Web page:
Spotlight on Research
Thursday, January 21, 2010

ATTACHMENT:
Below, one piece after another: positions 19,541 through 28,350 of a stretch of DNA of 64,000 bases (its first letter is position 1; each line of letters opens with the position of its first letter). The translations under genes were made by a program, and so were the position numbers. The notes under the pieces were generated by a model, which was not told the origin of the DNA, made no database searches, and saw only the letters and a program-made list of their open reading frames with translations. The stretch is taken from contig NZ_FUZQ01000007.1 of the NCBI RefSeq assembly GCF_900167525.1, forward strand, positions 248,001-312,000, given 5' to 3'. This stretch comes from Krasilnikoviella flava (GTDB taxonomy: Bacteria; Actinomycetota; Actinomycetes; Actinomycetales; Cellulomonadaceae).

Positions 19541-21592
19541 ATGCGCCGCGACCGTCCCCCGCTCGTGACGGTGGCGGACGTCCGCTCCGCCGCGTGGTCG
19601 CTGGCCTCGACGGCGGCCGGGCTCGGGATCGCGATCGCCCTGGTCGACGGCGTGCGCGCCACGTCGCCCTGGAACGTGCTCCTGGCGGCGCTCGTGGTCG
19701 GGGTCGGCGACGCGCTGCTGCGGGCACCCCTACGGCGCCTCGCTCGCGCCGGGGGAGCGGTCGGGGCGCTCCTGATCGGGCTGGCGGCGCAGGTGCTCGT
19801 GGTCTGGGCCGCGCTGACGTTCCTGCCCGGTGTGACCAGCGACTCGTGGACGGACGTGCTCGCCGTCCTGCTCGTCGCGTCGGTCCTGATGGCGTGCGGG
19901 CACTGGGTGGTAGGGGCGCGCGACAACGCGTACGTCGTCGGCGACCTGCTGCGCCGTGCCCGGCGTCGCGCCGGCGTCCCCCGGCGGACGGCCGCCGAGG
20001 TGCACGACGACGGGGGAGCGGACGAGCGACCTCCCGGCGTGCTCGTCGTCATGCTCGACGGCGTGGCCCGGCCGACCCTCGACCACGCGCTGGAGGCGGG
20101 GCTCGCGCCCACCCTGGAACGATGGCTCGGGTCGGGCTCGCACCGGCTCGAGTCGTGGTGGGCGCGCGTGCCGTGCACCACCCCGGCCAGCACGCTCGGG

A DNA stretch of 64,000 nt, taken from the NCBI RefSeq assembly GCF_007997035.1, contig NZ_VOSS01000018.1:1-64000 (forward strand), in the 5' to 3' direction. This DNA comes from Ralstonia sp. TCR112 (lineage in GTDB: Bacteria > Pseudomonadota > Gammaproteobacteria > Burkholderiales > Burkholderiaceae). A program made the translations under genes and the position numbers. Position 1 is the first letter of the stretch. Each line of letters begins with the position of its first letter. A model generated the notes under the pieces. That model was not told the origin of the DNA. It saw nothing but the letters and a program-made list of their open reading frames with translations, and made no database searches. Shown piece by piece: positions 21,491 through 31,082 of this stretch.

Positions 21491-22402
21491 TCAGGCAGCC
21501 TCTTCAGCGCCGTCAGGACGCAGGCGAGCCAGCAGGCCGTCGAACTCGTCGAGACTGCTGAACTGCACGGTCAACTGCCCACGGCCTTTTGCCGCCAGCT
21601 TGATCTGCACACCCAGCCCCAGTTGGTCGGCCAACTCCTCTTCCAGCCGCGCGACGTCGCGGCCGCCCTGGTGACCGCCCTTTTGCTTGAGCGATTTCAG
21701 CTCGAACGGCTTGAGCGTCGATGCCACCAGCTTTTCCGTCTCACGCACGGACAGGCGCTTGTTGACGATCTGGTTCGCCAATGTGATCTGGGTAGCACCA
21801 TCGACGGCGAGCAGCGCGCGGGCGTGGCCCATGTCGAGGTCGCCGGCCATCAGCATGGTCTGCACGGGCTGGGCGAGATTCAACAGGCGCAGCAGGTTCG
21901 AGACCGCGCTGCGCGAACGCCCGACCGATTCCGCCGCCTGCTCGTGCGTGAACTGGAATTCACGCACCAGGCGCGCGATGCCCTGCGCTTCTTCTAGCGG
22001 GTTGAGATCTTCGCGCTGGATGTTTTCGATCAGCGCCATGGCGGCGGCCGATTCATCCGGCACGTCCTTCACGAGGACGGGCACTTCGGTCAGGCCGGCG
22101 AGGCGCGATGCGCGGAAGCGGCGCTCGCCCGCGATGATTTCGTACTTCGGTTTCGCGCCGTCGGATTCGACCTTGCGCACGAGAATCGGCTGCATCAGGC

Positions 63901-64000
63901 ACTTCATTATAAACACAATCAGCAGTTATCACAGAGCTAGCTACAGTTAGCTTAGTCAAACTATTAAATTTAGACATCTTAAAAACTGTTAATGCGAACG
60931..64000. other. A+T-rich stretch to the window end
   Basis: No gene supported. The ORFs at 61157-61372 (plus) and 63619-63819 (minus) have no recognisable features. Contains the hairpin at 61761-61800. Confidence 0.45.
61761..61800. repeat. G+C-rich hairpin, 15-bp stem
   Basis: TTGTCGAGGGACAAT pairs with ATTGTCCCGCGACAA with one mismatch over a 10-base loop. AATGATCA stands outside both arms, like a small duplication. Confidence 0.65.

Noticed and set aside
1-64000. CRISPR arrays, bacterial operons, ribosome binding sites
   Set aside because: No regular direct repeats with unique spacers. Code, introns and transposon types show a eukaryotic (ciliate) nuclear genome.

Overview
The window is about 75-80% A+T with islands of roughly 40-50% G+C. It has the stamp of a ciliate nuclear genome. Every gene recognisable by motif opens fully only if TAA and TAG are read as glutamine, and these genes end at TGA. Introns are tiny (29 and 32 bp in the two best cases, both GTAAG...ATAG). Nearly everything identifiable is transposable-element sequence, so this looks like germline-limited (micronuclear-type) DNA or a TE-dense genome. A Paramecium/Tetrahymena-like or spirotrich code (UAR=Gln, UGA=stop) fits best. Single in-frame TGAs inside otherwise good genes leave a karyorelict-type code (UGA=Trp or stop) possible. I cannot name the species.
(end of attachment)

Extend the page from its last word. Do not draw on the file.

Undertaken in Melbourne, Australia, this study examines whether a patient's gender influences the provision of analgesia in prehospital settings. A retrospective review of patient care records identified 1766 patients eligible for inclusion in this part of the study. The median age of the sample was 61 years and 52% were female. The results indicate that in 95% of cases paramedics documented a pain assessment, and that a Numeric Rating Scale (NRS) was the most frequently used assessment tool (71% of cases). Of those patients reporting pain, 45% did not receive analgesia but there was no significant difference between the sexes (P=0.93). Overall, fewer males reported severe pain (indicated as 8–10 on the NRS) than females. The findings revealed a significant difference in relation to what type of analgesia was administered, with fewer females receiving morphine (13% 95% CI, 11–15% P=0.01). There are some limitations to the study as it was retrospective which, among other things, restricts opportunities to check the accuracy of documentation; also the research only includes one ambulance service which may limit its generalizability. However, studies such as this contribute to a raised awareness of the diversity of issues which may contribute to effective pain management. Future prospective research must further examine factors influencing paramedics' clinical decision-making during the management of patients' pain.
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